Editor’s Note: I made the mistake of assuming Brooklyn would win Game 7 of the East semis and wrote this column accordingly. Of course, Milwaukee won that game, so Mike Budenholzer, not Steve Nash, is coaching against McMillan and the Hawks in the ECF. Pace and Space regrets the error.
The NBA was, for decades, a coaches’ league. Great leaders like Gregg Popovich, Phil Jackson, and Pat Riley became synonymous with the teams they led to greatness and were linked to the careers of their star players in Tim Duncan, Michael Jordan (and later Kobe Bryant), and Magic Johnson.
Granted, Nash is a first-year coach who has a lot of Steve Kerr‘s coaching DNA—both of them are enthusiastic believers in modern analytic concepts who get the most out of a team of shooters. But we’re still talking a guy who’d never coached a game in the NBA before getting the job before this season.
McMillan won his first playoff series since 2005 after taking over for Lloyd Pierce midway through what was looking like a lost season in Atlanta. He got run out of Indiana because he couldn’t get the Pacers out of the first round, and before that he got himself forced out of Portland largely for the same reason. The guy was practically synonymous with playoff failure.
Then again, McMillan beat Tom Thibodeau and Doc Rivers. Thibodeau got the Bulls to the conference finals in 2011 with Derrick Rose in his MVP year, but he’s riding that like a dead horse these days. And Rivers…well, the best-performing article on this site by a mile over the past week is a piece calling Doc the worst coach ever to win a title and saying that a bowl of oatmeal could’ve done a better job with that late-aughts Celtics roster.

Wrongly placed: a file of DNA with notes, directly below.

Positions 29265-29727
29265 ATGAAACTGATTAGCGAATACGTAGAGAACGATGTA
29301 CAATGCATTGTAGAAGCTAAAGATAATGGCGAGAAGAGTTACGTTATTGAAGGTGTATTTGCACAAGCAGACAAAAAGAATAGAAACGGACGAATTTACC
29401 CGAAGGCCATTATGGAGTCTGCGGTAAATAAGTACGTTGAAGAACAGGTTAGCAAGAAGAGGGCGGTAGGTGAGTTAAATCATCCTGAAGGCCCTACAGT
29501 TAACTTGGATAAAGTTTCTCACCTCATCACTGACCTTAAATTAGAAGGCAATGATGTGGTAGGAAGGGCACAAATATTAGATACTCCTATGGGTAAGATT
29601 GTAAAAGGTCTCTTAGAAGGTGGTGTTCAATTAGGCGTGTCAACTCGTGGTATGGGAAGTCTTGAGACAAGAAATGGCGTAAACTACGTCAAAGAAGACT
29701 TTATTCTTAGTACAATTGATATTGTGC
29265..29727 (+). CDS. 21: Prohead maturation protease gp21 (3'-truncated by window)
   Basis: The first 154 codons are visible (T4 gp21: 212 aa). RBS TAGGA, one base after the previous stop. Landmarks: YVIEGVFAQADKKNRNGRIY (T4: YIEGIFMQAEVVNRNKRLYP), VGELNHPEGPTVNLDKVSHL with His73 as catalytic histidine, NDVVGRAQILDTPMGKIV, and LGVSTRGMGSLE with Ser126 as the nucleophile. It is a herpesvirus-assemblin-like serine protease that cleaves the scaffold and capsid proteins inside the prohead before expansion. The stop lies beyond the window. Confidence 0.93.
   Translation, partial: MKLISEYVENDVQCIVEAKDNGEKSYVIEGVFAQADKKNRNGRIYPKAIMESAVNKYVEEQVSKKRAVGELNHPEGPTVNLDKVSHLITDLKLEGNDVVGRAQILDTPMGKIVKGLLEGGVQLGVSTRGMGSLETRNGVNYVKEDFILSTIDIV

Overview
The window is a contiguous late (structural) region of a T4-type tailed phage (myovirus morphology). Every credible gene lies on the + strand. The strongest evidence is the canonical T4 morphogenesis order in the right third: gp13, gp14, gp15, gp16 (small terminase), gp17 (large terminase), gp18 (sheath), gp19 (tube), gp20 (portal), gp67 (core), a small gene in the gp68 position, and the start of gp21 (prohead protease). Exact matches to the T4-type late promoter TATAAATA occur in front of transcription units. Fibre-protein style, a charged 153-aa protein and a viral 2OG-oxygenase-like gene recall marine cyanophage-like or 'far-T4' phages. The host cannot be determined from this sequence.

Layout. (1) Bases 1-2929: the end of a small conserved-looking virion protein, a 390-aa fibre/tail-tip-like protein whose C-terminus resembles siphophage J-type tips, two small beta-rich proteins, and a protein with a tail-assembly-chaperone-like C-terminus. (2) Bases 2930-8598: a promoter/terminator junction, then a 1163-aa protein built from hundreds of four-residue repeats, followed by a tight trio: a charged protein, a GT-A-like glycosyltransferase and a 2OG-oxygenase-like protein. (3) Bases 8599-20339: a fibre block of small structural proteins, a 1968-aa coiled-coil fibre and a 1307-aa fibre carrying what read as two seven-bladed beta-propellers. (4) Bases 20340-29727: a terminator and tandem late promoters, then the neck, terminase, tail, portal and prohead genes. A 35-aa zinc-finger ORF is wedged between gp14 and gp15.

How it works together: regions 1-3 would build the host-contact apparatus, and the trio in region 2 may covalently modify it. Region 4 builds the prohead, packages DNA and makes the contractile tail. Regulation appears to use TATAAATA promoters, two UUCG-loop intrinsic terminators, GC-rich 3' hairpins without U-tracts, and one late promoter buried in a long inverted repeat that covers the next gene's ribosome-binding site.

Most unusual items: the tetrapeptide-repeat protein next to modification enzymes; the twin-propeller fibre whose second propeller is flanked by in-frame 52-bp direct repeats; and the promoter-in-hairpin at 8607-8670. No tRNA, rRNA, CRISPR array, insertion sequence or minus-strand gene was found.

Out west, Tyronn Lue was a bit of a wild card. Was he a good coach to get the Cleveland Cavaliers to three straight Finals between 2016 and 2018, winning the 2016 title, or was he just a useful puppet for LeBron James?
In his first full season coaching after Cleveland tossed him out after an 0-6 start in 2018-19, he’s back in the conference finals and may very well push Paul George and Kawhi Leonard to the championship round. That’s less a redemption tour and more a “hey, it wasn’t just LeBron, guys” statement year in the playoffs.
Of course, Lue also established he’s a better coach than Rivers, his boss in 2019-20, who presided over a choke job in the playoffs. The guy once best known for being humiliated by Allen Iverson in the 2001 Finals not only led the Cavaliers to the first championship in any sport the city of Cleveland enjoyed in 52 years, but now he’s led the Clippers to the first conference final in a 50-year franchise history.
And then there’s Williams, who led the Suns to 51 wins in 72 games, which is five more wins than Williams ever managed in an 82-game season.
This is the guy who couldn’t get anything out of Anthony Davis and got run out of New Orleans for being seen as the reason the Brow never developed into a championship leader until he became a sidekick to LeBron James on the Lakers last year.
Then again, Williams’ 46-36 season came in 2011, the last year Chris Paul played in New Orleans. And guess who his star player is in Phoenix a decade later.
That’s a double redemption, really, especially if the Suns, who won Game 1 of their first-round series against the Clippers, get CP3 to his first Finals and out of the discussion with guys like Nash when discussing the best players never to make the championship round.
But that’s your conference finals. Two washouts, a puppet, and a rookie on the sidelines coaching, and one of them is going to end up winning the title. What a weird, wacky playoff season.